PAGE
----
Tampa Bay now leads the best-of-seven series 3-0, and can eliminate the Presidents' Trophy-winning Panthers with a victory in Monday's Game 4.
"They have more will and more desire than we do," Florida coach Andrew Brunette said. "We're a good team when (our) backs are against the wall, and it looks bleak. Hopefully, we can find some energy and some passion and some joy."
Only four teams in NHL history have come back to win a playoff series after trailing 3-0. If Florida can't produce a victory, the Panthers will become the first regular-season points leader (122) to be swept from the playoffs since, ironically, the 2019 Lightning were sent packing by Columbus in their first-round series.
Since then, Tampa Bay has won two consecutive Stanley Cups. And the Lightning have looked every bit like champions in shutting down Florida's once-potent offensive attack.
The Panthers have scored only one goal in each of the series' first three games, an impotence in stark contrast to their regular-season dominance, when they averaged a league-high 4.11 goals per game. Florida was never shut out either, and registered just one goal only three times.
In each of those outings -- all losses -- the Panthers also allowed four or more goals against. That's been the case in two of the three losses to Tampa as well.
"It's on us," forward Jonathan Huberdeau said. "I've got to be better. Every guy can do a little bit better, play more of our game. Giving them the puck, that's what they're waiting for. They're a good team. They just wait for us to make mistakes and they advantage of it."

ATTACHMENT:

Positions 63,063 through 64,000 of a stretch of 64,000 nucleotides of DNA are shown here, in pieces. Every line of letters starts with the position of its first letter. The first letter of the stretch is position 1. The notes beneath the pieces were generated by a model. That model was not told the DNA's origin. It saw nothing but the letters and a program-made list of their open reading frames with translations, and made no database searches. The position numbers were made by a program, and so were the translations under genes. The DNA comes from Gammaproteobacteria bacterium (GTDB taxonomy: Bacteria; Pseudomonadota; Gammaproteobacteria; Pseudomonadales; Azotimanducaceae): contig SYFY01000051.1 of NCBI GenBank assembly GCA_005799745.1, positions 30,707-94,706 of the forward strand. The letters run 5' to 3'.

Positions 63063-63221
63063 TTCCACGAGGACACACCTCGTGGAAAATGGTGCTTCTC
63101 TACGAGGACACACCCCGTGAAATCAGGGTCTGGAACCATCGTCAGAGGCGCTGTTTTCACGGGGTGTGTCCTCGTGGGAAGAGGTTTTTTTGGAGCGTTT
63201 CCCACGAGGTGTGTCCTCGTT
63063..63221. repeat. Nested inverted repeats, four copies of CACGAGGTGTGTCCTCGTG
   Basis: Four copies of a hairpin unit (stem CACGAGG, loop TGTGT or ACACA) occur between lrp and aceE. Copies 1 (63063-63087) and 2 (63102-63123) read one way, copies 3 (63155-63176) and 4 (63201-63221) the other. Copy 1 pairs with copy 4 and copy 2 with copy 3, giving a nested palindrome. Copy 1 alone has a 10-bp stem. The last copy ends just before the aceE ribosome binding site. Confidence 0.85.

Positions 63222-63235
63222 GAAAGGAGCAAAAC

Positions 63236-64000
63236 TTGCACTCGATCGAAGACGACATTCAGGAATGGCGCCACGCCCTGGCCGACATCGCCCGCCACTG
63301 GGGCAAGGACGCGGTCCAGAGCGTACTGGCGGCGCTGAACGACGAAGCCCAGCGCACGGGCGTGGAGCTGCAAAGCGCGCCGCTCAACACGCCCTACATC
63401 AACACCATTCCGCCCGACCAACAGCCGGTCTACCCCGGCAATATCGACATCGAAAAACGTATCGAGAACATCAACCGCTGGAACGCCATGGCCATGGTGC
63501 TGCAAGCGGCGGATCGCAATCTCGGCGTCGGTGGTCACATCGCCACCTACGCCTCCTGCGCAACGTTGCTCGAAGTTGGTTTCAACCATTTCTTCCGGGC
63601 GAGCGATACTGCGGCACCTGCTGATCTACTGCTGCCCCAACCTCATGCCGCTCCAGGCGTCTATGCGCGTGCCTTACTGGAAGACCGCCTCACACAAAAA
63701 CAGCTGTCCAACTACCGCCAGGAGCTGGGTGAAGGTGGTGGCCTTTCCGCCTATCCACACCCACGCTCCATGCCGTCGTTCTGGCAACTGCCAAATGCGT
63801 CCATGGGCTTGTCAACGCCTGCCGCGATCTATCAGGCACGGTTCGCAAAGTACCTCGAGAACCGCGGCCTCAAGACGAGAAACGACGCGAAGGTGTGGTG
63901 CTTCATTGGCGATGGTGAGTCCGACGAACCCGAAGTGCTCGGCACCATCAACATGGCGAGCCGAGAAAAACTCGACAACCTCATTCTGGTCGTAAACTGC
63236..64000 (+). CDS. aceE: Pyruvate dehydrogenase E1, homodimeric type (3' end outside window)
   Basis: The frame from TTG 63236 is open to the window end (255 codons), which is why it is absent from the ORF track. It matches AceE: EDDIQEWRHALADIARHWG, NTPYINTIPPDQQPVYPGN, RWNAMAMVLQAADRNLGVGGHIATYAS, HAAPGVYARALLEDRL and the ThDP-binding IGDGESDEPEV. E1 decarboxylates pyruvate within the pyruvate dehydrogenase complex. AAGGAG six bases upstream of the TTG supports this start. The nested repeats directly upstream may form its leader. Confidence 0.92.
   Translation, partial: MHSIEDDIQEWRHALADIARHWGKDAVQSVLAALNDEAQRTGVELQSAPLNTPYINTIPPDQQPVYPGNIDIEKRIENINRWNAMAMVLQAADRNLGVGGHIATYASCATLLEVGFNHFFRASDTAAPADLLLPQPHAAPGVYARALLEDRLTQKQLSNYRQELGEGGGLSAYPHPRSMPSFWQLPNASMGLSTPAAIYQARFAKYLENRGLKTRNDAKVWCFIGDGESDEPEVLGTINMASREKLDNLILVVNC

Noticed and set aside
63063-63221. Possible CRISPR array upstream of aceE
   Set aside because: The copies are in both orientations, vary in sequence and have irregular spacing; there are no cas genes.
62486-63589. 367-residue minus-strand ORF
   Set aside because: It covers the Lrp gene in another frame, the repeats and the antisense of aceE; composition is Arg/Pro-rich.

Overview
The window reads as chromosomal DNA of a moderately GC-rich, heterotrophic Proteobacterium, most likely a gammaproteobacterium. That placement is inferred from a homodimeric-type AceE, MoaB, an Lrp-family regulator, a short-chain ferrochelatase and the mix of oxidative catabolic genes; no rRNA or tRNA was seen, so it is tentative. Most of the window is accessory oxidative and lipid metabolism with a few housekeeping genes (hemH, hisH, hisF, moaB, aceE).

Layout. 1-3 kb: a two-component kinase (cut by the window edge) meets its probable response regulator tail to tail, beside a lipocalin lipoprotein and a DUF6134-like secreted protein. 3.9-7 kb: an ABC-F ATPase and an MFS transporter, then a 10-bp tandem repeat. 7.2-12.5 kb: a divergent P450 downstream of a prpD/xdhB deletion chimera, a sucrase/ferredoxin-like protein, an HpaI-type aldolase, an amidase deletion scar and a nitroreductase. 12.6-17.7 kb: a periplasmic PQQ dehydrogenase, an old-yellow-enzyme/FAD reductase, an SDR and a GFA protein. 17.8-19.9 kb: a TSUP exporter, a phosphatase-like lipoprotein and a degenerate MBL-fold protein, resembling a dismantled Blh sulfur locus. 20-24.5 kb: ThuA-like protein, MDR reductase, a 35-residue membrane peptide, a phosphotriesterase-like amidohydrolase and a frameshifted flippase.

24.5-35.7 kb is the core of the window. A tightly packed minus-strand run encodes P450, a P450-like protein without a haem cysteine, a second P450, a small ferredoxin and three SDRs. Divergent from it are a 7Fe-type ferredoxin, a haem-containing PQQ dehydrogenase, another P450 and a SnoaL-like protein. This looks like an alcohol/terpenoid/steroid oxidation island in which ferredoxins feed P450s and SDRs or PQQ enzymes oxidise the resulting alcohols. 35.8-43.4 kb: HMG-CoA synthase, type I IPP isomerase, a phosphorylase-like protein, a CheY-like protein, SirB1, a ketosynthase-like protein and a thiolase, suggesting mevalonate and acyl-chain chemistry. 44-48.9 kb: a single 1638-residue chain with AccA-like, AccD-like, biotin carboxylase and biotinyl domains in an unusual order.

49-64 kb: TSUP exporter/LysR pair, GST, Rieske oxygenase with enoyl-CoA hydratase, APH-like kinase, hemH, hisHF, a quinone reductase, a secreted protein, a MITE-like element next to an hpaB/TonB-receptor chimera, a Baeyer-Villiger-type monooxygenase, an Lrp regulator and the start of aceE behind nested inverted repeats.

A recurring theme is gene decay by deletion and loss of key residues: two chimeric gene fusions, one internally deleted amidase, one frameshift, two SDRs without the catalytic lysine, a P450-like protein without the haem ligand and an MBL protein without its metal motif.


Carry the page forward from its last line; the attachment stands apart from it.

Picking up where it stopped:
Florida was nearly not in this position at all. The Panthers were dealt a dagger in Game 2 when Lightning forward Ross Colton broke a 1-1 tie with less than four seconds remaining in regulation to rob Florida of a chance at overtime.
The Panthers had two days off -- a rarity this early in the postseason -- to regroup. Still, Florida trailed Game 3 off the bat when Corey Perry opened scoring with a first-period tip past Sergei Bobrovsky.
Then, a beacon of hope.
Sam Reinhart responded less than three minutes later with Florida's lone goal that finally broke the Panthers' bad luck on the power play. They were the only postseason team left not to capitalize with an extra man, entering Game 3 0-for-25 on the man advantage.
While his marker didn't spark Florida's offense, Reinhart was hopeful the quick turnaround to Game 4 would be an asset.
"You don't want much time in these situations to think about it too much," he said. "You just want to go out there, play and put on a better performance."
Florida will need more from its top players to achieve that. Huberdeau assisted on Reinhart's goal and has only two helpers this series. Aleksander Barkov has no goals and one assist. Ditto for Claude Giroux. Bobrovsky made 31 saves on Sunday and has a solid .908 SV% in the series; it just hasn't been enough.
Huberdeau, at least, is trying now to keep the Panthers' mountain ahead in perspective.
"We can show up (Monday), win a game, and it's a different series," he said. "We know we can do it. We have that kind of team."
To do that, Florida will have to solve Tampa Bay netminder Andrei Vasilevskiy. The reigning Conn Smythe Trophy winner has been sensational in this series and was again on Sunday, turning aside 34 shots. Huberdeau registered only one of those but was optimistic someone from Florida could break Vasilevskiy down.
"He's a great goalie," Huberdeau said. "But eventually he's going to let one in that's going to help us."
That's the Panthers' only path now to an odds-defying comeback.
"It's 3-0. Who cares?" Huberdeau said. "We can come back."